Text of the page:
Letting Go

I found out recently that Bruce, a man I once knew, had died. Bruce passed through my life at a time when I was ready to grieve for my husband. Up until then, I had been numb and was trying to be strong for my daughter, Emilee. She was only five when her dad died, and I was twenty-nine. About six months later I met Bruce, a respected teacher and popular dance instructor. On a whim a girlfriend and I signed up for his class, and that first night Bruce and I danced together. Well, I think he danced with all the single women in the class. He was tall, had a twinkle in his eyes, and wore a Hawaiian shirt and a cowboy hat. By the end of that first class I had a crush on him. I couldn’t wait to see him again.

It felt good to be going out and having fun, something I hadn’t done in a long time. For a while after Jerry died I was completely overwhelmed. I wasn’t prepared for the reality of being a single parent and having to do everything myself. I also felt vulnerable, like I’d been thrown to the wolves. A man I hardly knew suddenly showed an interest in me, and even if his intentions were only to help a young widow, he scared me, so I pushed him away. What I wanted most at that time was to have my husband back so that he could help me understand how to go on without him.

And then I met Bruce.

The dance classes gave me a tentative step into my future. Bruce and I hit it off, and after a while he started coming over to my house after each class. We shared cups of tea and warm hugs. He met Emilee, and would sometimes tuck her into bed. He and I went out dancing once. I remember how nervous I was while getting ready that night. I hadn’t been on a date since I was a teenager, and I didn’t know what to expect, or what was expected of me. At one point during the evening Bruce must have sensed how I was feeling, because he reached down and playfully moved the sides of my mouth up into a smile. I relaxed then, and smiled for real as I looked up into his twinkling eyes.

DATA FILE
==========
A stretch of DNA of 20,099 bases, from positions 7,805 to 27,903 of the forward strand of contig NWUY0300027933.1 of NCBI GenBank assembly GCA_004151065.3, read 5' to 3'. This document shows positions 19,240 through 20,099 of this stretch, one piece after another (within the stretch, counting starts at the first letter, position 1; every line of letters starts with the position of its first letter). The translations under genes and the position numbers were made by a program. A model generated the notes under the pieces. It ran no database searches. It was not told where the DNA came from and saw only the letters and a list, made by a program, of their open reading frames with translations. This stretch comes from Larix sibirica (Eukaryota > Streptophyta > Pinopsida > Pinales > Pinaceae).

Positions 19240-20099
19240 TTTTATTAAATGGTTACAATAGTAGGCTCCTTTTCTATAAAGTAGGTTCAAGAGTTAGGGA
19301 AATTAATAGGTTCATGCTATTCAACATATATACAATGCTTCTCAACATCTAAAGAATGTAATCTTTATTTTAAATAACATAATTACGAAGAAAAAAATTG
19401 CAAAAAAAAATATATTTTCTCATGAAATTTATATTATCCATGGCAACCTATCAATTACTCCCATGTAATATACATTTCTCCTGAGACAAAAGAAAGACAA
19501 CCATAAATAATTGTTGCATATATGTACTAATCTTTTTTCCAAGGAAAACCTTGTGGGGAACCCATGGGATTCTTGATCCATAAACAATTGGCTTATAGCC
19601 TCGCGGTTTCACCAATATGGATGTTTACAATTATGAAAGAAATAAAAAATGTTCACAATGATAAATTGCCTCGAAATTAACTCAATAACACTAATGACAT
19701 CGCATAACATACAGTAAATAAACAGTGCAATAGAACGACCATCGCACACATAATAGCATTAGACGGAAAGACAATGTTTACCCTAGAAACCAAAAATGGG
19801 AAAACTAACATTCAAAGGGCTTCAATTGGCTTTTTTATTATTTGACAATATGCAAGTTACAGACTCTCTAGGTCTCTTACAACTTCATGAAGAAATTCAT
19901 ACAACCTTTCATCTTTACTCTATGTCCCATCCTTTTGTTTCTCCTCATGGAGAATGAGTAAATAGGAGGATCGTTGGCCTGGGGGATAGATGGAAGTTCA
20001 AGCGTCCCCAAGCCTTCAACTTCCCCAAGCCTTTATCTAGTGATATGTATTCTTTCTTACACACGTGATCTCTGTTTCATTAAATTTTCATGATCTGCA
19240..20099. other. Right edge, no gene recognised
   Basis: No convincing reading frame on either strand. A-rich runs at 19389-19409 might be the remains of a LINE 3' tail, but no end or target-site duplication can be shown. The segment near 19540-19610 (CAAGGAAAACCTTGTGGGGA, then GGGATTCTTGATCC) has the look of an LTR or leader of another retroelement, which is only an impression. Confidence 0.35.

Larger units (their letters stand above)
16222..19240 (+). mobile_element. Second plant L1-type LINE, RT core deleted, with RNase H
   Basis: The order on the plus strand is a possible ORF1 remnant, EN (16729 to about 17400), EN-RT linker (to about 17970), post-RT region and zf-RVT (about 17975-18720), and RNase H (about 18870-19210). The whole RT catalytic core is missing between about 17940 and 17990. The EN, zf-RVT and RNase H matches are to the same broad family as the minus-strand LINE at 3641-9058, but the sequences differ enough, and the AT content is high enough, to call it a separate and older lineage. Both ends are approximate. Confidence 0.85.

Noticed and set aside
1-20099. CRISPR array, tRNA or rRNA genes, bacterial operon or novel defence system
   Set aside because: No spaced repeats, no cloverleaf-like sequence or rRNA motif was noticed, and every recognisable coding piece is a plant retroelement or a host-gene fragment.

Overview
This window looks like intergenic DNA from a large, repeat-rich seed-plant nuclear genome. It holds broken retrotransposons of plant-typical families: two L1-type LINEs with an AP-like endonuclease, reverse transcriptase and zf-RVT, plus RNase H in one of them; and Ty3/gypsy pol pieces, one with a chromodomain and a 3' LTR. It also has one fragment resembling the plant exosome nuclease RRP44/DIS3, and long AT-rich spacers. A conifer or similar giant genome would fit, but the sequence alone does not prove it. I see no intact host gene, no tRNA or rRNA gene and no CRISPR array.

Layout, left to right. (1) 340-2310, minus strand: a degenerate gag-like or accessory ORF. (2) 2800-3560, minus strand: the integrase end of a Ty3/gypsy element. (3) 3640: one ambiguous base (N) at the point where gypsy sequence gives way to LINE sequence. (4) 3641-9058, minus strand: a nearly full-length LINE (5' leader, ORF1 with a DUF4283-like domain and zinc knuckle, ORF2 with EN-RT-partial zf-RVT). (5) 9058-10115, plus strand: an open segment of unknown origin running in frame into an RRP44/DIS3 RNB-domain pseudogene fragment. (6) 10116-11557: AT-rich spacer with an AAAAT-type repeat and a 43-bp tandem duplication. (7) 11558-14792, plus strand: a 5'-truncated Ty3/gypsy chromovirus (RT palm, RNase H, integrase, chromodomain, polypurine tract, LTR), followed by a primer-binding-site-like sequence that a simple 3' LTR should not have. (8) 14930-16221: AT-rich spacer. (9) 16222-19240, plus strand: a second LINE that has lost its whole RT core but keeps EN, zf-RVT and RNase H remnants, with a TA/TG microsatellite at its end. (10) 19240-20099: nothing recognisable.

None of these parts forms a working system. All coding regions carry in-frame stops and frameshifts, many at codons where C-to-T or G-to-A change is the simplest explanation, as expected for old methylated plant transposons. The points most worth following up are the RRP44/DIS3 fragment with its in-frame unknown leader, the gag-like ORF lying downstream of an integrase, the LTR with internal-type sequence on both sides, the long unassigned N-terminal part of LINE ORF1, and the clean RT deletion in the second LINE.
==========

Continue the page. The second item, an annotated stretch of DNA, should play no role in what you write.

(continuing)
Once the dance classes were over, it was time for us to part. I wasn’t ready for more, although I didn’t realize it at the time. I think Bruce did, though. I needed to grieve, and he helped me by gently opening my wounded heart. He offered me comfort when I really needed it, without asking for anything in return. He gave me a copy of his favorite book with a sweet inscription, and I wrote him a good-bye letter. His last words to me were, “I think we touched each other deeply” and I have to agree. I was sad to read that he had died. I know that his loss was felt by many. It occurred to me that if Bruce and I had stayed together, I might have lost another husband, and Emilee another dad.

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